background preloader

Footprint Calculator

Related:  Ecosystem ServicesEnvironmental Science

Harmful effects of ecosystem changes on human health Use constraints This graphic may be reproduced in any form of educational or non-profit purposes without special permission from the GRID-Arendal, provided acknowledgement of the source is made. GRID-Arendal would appreciate receiving a copy of any publication that features this graphic. No use of this graphic may be made for resale or any other commercial purpose whatsoever without prior permission in writing from GRID-Arendal.

Global Warming Explained, In About A Minute : 13.7: Cosmos And Culture Jean-Pierre Clatot/AFP/Getty Images On a pleasant day in 2011, researchers roamed San Diego's public parks in search of volunteers to fill out anonymous surveys about global warming. In the end about 270 responses were collected from a mix of park visitors and nearby community college students. The researchers wanted to know how well the average American understands the basic processes responsible for global warming, and whether there's a relationship between this basic understanding and the belief that global warming is actually occurring. The results were sobering. While a majority of volunteers believed that global warming is a reality (80 percent) and that human activities are a significant contributing factor (77 percent), only a slim minority was able to explain even rudimentary aspects of the mechanism.

The Portrayal of Natural Environment in the Evolution of the Ecological Public Health Paradigm 2.1. Public Health and the Environment The environment has long been considered a determinant of health, but the environment conceived simply as the physical things surrounding people does not take into account the reciprocity between the environment and people. Public health has progressed from considerations of the physical environment as an undynamic external entity to a contemporary acceptance of the ecological paradigm. The ecological paradigm recognizes the relations not only between organisms but also between organisms and their physical surroundings. This has largely been a socio-ecological approach with the organisms in question being humans and the focus on the relationships between humans.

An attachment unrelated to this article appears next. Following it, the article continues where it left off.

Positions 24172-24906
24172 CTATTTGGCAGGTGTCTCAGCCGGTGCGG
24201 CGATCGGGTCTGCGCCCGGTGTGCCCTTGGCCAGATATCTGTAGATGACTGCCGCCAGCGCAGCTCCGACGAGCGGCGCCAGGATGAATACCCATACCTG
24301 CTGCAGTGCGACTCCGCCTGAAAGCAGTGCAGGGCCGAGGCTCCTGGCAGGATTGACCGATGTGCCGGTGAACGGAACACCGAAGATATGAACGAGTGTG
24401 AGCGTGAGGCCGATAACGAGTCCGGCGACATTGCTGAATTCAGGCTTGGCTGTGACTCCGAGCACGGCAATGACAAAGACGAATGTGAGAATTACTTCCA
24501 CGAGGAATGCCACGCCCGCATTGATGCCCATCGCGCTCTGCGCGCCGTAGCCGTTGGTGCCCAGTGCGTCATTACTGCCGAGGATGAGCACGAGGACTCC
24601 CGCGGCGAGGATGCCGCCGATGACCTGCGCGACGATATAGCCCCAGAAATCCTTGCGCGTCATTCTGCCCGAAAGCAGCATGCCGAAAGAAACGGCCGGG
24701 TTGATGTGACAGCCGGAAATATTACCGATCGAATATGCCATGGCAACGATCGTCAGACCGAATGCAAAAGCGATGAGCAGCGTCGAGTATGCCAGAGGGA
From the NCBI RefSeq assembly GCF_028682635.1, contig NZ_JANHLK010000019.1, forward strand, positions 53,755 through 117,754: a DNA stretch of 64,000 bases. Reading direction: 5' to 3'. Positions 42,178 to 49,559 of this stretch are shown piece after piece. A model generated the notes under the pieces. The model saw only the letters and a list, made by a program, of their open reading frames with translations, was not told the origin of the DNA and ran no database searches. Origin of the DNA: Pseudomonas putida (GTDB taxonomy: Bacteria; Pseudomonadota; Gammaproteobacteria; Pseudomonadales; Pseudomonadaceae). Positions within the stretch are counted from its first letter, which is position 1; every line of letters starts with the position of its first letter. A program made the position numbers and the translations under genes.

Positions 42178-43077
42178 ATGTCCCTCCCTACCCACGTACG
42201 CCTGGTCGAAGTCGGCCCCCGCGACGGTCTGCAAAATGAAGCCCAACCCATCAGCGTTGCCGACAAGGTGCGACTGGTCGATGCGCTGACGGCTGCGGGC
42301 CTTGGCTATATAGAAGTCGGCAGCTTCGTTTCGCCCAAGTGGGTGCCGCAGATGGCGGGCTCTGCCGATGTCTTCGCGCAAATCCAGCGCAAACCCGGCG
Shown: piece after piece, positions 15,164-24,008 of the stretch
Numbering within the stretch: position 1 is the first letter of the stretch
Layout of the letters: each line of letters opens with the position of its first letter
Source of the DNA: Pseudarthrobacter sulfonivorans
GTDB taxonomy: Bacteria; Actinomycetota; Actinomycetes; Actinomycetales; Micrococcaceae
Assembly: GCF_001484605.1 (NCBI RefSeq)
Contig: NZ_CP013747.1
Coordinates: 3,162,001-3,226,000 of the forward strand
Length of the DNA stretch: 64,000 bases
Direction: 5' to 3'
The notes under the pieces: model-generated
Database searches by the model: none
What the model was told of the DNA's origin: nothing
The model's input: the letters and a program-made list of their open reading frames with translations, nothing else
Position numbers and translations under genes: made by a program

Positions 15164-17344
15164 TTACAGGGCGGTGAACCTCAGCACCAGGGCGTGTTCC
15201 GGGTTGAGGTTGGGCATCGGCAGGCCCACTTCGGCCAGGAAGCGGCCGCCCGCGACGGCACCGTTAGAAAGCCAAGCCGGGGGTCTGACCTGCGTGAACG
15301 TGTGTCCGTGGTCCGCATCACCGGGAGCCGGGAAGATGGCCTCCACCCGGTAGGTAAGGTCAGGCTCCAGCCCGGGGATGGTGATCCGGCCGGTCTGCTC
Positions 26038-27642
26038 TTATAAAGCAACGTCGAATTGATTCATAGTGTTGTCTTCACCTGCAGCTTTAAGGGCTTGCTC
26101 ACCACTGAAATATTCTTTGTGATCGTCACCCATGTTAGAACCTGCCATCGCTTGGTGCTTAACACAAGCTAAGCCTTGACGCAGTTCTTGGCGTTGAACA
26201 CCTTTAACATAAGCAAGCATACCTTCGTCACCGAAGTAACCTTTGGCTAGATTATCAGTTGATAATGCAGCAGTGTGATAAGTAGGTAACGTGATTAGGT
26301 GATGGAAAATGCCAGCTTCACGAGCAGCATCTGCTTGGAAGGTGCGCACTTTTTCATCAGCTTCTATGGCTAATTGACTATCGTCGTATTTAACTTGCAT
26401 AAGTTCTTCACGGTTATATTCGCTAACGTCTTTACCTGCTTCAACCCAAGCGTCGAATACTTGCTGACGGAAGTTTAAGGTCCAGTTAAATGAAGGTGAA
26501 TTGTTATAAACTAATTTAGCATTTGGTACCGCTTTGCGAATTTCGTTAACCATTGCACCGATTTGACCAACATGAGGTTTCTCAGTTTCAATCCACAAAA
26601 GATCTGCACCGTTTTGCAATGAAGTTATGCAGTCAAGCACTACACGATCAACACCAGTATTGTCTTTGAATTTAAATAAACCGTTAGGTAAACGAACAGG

Climate change: Rising sea levels hit Maputo, Rotterdam When people talk about the impact of rising sea levels, they often think of small island states that risk being submerged if global warming continues unchecked. But it's not only those on low-lying islands who are in danger. Millions of people live by the sea - and are dependent on it for their livelihoods - and many of the world's largest cities are on the coast. By 2050 the number of people living in delta cities is set to increase by as much as 70%, experts suggest, vastly increasing the number of those at risk. To shed light the impact of rising sea levels, we are taking a close look at two very different cities, Rotterdam and Maputo , and their varying responses to the problem. Much of Rotterdam - Europe's busiest port city - lies several metres below sea level, and this vulnerable position has led it to develop some of the best flood protection in the world.

Desert Ecosystem The Oxford dictionary defines an ecosystem as "a biological community of interacting organisms and their physical environment." In other words, it's a network of plants, animals, and microbes, which work together as a unit in a particular area, and the abiotic factors of that area, such as location, climate, and soil. Though there is no definitive boundary of an ecosystem as such, following its nutrient cycle and energy flow can be helpful if you are to get well-versed with the concept. As for a desert, firstly, it's NOT a barren land devoid of life, as it is usually believed to be.

2nd Biannual NGSS STEM Education Conference Download the conference schedule and a map Session 1 Arms & Arteries: Adventures in Biomechanical Engineering Looking for ways to integrate engineering into your life science and biology classes? Try biomechanical engineering! The Australian desert – the outback of Australia Warning. Australian Stories may contain the names and images of Aboriginal and Torres Strait Islander people now deceased. Australian Stories also contain links to sites that may use images of Aboriginal and Islander people now deceased. Albert Tucker, Last days of Leichhardt, 1964, Harold Mertz Collection, University of Texas. Australia's desert landscapes, regarded as the ‘outback' of Australia, are a powerful symbol of place, and have inspired and helped define Australia's identity. The desert is part of the mythology of rugged survival in a harsh climate.

Discover Browse lessons and activities from EOL and our partners. Lessons and activities include relevant materials, EOL Collections and podcasts that can be used to supplement existing curriculum or on their own. These activities are aimed at upper elementary and middle school students but can be modified for elementary or high school students. Each lesson or activity is aligned to the Next Generation Science Standards (NGSS). Please contact us with feedback or suggestions. Behavior Biodiversity Classification Citizen Science Ecology Evolution Impacts Research